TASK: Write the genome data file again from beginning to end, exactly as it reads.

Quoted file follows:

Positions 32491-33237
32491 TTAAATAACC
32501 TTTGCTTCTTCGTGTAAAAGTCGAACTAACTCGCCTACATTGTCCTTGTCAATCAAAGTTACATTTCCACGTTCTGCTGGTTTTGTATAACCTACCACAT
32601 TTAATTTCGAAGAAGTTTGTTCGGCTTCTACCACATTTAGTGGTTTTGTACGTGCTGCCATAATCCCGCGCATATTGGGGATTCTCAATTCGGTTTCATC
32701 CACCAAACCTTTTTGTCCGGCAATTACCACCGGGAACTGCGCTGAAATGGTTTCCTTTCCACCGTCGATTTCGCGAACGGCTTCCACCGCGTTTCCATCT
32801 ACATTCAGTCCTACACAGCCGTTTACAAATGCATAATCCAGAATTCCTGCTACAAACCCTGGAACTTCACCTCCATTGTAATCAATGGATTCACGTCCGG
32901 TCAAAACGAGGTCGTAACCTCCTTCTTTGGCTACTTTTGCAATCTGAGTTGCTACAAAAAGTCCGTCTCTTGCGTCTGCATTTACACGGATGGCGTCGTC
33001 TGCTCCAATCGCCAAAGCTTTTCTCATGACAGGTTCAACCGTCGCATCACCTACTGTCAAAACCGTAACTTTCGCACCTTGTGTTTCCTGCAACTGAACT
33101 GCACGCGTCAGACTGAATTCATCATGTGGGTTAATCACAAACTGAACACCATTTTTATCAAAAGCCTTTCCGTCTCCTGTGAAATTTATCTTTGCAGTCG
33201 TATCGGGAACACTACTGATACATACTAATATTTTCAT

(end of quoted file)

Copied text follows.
Positions 32491-33237
32491 TTAAATAACC
32501 TTTGCTTCTTCGTGTAAAAGTCGAACTAACTCGCCTACATTGTCCTTGTCAATCAAAGTTACATTTCCACGTTCTGCTGGTTTTGTATAACCTACCACAT
32601 TTAATTTCGAAGAAGTTTGTTCGGCTTCTACCACATTTAGTGGTTTTGTACGTGCTGCCATAATCCCGCGCATATTGGGGATTCTCAATTCGGTTTCATC
32701 CACCAAACCTTTTTGTCCGGCAATTACCACCGGGAACTGCGCTGAAATGGTTTCCTTTCCACCGTCGATTTCGCGAACGGCTTCCACCGCGTTTCCATCT
32801 ACATTCAGTCCTACACAGCCGTTTACAAATGCATAATCCAGAATTCCTGCTACAAACCCTGGAACTTCACCTCCATTGTAATCAATGGATTCACGTCCGG
32901 TCAAAACGAGGTCGTAACCTCCTTCTTTGGCTACTTTTGCAATCTGAGTTGCTACAAAAAGTCCGTCTCTTGCGTCTGCATTTACACGGATGGCGTCGTC
33001 TGCTCCAATCGCCAAAGCTTTTCTCATGACAGGTTCAACCGTCGCATCACCTACTGTCAAAACCGTAACTTTCGCACCTTGTGTTTCCTGCAACTGAACT
33101 GCACGCGTCAGACTGAATTCATCATGTGGGTTAATCACAAACTGAACACCATTTTTATCAAAAGCCTTTCCGTCTCCTGTGAAATTTATCTTTGCAGTCG
33201 TATCGGGAACACTACTGATACATACTAATATTTTCAT